Cancer prone diseases
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autosomal recessive in 10 to 20 % of the patients; other cases are sporadic; rare disease.
226400 , 305350
302 Epidermodysplasia verruciformis
Phenotype and clinics
age at onset is variable; more frequently: young adults or children
two types of elementary cutaneous lesions are observed :
- persistant papule-like warts, isolated, or confluent with a psoriasic aspect
- white spots, pityriasis versicolor-like
both types of lesions are localized mainly on the outer part of the hands, on foreharms, legs, face, trunk and perianal zone.
immunodeficiency: decreased immune response of T lymphocytes to mitogens, decreased humoral response to Human Papilloma Virus antigens; EV lesions have been described in renal transplant recipients.
various Human Papilloma Virus (HPV) subtypes are regularly detected in the cutaneous lesions: HPV 5, 8, 9, 12, 14, 15, 17, 19, 25, 36, 38, 47, 50.
patients are simultaneously affected by differents HPV subtypes, according to disease localisation; these subtypes are different from those observed in common warts (HPV 2, 3, 4, 10).
Top left: numerous papule-like warts on the skin of an hand; right: other aspect of papule-like warts on one hand; bottom left: basocellular carcinoma of the face developped from epidermodysplasia verruciformis lesions; right: carcinoma of the face developped from epidermodysplasia verruciformis lesions - Courtesy Daniel Wallach
risk of malignant transformation of cutaneous lesions is within a delay of 20 to 30 yrs (very slow process comparable to the genital carcinogenesis associated with high risk HPVs)
cytology: squamous cell carcinoma (spinocellular or basocellular carcinoma, Bowen disease).
correlation with oncogenic subtypes of HPV found in the transformed lesions: HPV 5, 8, 14; the most frequent subtypes are HPV 5 and 8 (90% of cases).
benign familial forms are associated with HPV 3, without malignant evolution.
HPV-5 is present in the macular lesions.
probable potentialisation by UV ligth: 25 to 30% of malignant lesions localised to the face and forehead (hypothetic role of P53 mutations).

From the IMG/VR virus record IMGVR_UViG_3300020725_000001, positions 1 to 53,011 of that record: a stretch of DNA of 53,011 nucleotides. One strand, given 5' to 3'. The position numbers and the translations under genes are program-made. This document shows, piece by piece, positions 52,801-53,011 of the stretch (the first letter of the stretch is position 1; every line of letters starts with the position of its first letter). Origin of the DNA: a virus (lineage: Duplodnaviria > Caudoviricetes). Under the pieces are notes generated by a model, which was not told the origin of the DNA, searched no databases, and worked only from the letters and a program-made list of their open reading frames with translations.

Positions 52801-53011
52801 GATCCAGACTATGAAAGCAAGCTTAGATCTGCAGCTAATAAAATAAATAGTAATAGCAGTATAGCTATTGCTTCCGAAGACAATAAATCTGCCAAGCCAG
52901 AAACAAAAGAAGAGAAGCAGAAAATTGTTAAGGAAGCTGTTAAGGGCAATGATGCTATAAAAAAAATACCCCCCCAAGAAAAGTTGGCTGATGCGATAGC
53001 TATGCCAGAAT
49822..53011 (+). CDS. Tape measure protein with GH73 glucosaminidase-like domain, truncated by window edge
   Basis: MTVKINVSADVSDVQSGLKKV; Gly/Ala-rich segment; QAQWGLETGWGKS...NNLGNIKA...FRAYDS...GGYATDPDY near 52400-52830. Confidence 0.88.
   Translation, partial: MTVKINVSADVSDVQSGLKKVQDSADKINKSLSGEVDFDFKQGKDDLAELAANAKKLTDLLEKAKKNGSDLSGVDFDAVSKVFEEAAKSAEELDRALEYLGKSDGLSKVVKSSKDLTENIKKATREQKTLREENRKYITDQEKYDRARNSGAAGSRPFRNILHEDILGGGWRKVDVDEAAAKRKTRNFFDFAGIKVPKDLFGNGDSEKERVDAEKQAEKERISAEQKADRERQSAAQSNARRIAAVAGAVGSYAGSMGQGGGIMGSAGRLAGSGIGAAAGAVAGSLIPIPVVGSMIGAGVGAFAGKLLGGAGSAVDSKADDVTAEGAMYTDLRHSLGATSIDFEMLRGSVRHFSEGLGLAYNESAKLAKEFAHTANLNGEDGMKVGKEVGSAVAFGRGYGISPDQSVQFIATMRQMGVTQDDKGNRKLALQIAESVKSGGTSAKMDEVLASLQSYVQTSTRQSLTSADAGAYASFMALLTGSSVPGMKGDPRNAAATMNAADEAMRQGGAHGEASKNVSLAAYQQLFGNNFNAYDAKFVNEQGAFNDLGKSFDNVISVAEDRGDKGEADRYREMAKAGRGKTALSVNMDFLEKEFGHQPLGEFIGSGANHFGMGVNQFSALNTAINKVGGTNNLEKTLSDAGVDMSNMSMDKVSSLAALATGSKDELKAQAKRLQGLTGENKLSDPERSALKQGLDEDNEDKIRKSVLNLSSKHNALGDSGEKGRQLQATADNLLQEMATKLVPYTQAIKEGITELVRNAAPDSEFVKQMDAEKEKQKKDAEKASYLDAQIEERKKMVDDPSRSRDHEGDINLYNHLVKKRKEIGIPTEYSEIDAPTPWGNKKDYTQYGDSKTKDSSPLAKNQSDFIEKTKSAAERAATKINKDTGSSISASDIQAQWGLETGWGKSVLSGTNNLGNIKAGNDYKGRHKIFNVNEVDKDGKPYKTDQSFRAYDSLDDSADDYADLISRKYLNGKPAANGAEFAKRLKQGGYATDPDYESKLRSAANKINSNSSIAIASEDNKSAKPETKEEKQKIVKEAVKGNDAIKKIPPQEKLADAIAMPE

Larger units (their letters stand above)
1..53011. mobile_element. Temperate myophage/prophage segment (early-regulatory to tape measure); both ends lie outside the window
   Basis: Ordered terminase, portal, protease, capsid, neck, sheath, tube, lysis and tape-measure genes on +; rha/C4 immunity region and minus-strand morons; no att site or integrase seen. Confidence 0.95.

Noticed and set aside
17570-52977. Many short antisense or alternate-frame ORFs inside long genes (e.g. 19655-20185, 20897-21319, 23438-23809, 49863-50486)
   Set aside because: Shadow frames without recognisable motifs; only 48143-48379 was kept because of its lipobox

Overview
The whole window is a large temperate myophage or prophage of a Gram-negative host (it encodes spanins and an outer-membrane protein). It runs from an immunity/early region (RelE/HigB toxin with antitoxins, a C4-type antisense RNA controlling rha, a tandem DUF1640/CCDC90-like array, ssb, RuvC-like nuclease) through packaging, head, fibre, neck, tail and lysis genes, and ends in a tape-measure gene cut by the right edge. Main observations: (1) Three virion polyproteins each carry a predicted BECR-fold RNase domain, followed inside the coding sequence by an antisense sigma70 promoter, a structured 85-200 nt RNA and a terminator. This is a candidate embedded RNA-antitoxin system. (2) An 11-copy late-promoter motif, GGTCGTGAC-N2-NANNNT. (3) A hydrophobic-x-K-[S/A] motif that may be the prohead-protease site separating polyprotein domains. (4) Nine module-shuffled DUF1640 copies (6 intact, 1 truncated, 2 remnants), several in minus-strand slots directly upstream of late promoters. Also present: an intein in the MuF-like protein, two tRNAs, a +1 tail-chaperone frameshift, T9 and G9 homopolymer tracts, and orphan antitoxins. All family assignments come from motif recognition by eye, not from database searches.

protein E6 and\/or E7 (tumor suppressor function) from HPV seem to be involved in the malignant transformation.
surgical resection of localized lesions; chemotherapy with Acitretin (25 mg\/j) for multifocal lesions.
local recidives, enhanced by UV exposition.
Genes involved and Proteins
genes and proteins are unknown.
Human papillomaviruses are commonly found in normal skin of immunocompetent hosts.
Astori G et al
Detection of new human papillomavirus sequences in skin lesions of a renal transplant recipient and characterization of one complete genome related to epidermodysplasia verruciformis-associated types.
Bens G et al
Toxic epidermal necrolysis in Singapore, 1989 through 1993: incidence and antecedent drug exposure.
Chan HL et al
Psoriasis: A possible reservoir for human papillomavirus type 5, the virus associated with skin carcinomas of epidermodysplasia verruciformis.
Favre M et al
Human papillomavirus DNA in non-melanoma skin cancers of a renal transplant recipient: detection of a new sequence related to epidermodysplasia verruciformis associated types.
Höpfl R et al
E7 proteins of four groups of human papillomaviruses, irrespective of their tissue tropism or cancer association, possess the ability to transactivate transcriptional promoters E2F site dependently.
Hiraiwa A et al
Skin autografts in epidermodysplasia verruciformis: human papillomavirus-associated cutaneous changes need over 20 years for malignant conversion.
Majewski S et al
p53 mutations implicate sunlight in post-transplant skin cancer irrespective of human papillomavirus status.
McGregor JM et al
Regulatory interactions of transcription factor YY1 with control sequences of the E6 promoter of human papillomavirus type 8.
Pajunk HS et al
[HPV-5 typing with nested PCR and sequencing in epidermodysplasia verruciformis].
Schaller J et al
E2 represses the late gene promoter of human papillomavirus type 8 at high concentrations by interfering with cellular factors.
Stubenrauch F et al
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